February 7, 2016 at 8:15 am (Musicals) (1776, Aaron Burr, advancement, Alexander Hamilton, America, American history, bettering your situation in life, Broadway, bros, class, duel, dueling, duels, elders, Fathers, fathers & sons, founding fathers, freedom, Hamilton, hip hop music, history, homogeneous society, icons, immigrant, immigrants, legacy, librarians, musical, musicals, New York City, paternity, politics, privilege, rap music, respectability, revolutionary war, Schuyler sisters, Secretary of the United States Treasury, smile more, soap opera, sons, talk less, The West Wing, war, war of independence)
Hamilton is a hip hop musical about the first Secretary of the United States Treasury. Alexander Hamilton was an immigrant, a revolutionary and a founding father. Born out of wedlock, raised in the West Indies, and orphaned as a child, Hamilton traveled to New York City where he pursued a college education with the help of local Caribbean philanthropists.
Hamilton is a musical about freedom and war; about taking one’s shot and improving your situation in life. It is a story of an immigrant who bettered his adopted country. It is a love story and a family saga.
At the beginning we meet the bros, the young men who are future revolutionaries, as they meet Alexander Hamilton. Here are the ruffians enraptured with war: John Laurens , an abolitionist who fought for equal rights for all men regardless of colour, Lafayette, the future French revolutionary and Hercules Mulligan, future spy.
Here also are the elders; the men whom Hamilton looks up to because of their wealth or family. Here is the fellow orphan, Aaron Burr whose father founded a major university, who cautions Alexander to “talk less and smile more.” Alexander looks up to Burr because he wants what Burr was born into, a respectability that comes from having the proper family and background.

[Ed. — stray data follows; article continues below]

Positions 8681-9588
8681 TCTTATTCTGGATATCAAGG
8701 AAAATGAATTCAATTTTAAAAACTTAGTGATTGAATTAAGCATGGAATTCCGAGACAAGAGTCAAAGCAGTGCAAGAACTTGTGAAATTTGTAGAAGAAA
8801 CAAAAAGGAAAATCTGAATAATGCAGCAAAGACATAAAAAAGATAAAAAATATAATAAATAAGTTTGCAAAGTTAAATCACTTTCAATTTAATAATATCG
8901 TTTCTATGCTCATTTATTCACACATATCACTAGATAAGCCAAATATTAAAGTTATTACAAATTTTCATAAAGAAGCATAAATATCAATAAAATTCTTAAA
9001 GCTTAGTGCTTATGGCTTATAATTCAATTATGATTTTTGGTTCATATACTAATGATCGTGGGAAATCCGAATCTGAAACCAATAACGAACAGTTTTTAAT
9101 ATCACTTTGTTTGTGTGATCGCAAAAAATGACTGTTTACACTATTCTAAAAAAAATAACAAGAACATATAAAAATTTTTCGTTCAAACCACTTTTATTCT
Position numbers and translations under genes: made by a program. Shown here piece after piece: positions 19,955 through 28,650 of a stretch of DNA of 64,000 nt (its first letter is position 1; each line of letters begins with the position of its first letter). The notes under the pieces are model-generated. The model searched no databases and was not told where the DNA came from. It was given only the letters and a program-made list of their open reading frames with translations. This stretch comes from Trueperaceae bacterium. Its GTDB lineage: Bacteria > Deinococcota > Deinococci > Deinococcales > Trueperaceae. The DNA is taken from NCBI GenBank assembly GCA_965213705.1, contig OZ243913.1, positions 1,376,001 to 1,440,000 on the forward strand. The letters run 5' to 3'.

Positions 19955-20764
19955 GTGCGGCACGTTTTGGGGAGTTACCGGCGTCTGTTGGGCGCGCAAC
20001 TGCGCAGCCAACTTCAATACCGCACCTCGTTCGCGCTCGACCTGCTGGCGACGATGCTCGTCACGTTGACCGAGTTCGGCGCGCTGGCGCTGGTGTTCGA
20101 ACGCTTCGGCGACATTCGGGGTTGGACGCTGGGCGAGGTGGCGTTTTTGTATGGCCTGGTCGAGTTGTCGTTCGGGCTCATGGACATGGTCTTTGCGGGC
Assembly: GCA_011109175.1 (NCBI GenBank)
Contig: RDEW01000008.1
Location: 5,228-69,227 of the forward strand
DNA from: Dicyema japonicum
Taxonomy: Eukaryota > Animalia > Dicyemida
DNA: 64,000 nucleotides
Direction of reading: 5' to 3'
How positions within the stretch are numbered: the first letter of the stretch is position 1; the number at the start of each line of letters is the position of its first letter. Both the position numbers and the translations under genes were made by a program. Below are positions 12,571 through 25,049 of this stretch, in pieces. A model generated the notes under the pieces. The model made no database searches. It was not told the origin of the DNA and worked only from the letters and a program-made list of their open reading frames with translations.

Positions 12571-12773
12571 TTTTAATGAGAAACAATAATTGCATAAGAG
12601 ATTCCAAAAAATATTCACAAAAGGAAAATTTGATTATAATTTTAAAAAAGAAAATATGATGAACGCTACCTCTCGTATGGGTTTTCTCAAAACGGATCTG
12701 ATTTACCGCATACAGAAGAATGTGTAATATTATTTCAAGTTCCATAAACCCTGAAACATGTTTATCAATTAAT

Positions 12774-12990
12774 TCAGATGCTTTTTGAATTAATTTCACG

Later on, there will be appearances by presidents George Washington and Thomas Jefferson. We even get to hear from King George.
These men were not just the United States’ founding fathers, they were also just men. Anything that makes as see these icons as regular people is good. You can feel the characters aging and changing as they grow from young men into statesmen. You start to feel sorry for contemplative Burr as the cocky upstart Hamilton keeps outpacing him.
This is a man’s musical with its issues of paternity, privilege and legacy. It is a story of fatherless sons with issues. Hamilton bristles over Washington calling him son. Listen to his tone in Meet Me Inside as Hamilton demands of Washington – “Don’t call me son.”
Hamilton’s lack of a father makes him try twice as hard to be better than everyone else in all aspects of manhood. (He was such a rake that Martha Washington named her tomcat after him.)
Burr’s lack of a father taught him to be unassuming and cautious in stating his views – he strives to stay congenial.
Yes, there are women in this play. The Schuyler sisters are New York elite not beyond slumming in the city scooping out the poor soldiers. They are portrayed mainly as sisters, wives and mothers although the eldest, Angelica is shown as a smart and curious woman easily Hamilton’s equal in thought,word and deed.
Hamilton is a soap opera-ish musical about American politics. It reminds me of the television series The West Wing which was my introduction to the business of politics. I am educated by Hamilton. I did not know that originally the losing presidential candidate became vice-president or that Aaron Burr was one of the first to campaign door to door. It is the best musical to listen to now as the United States gears up for another presidential election.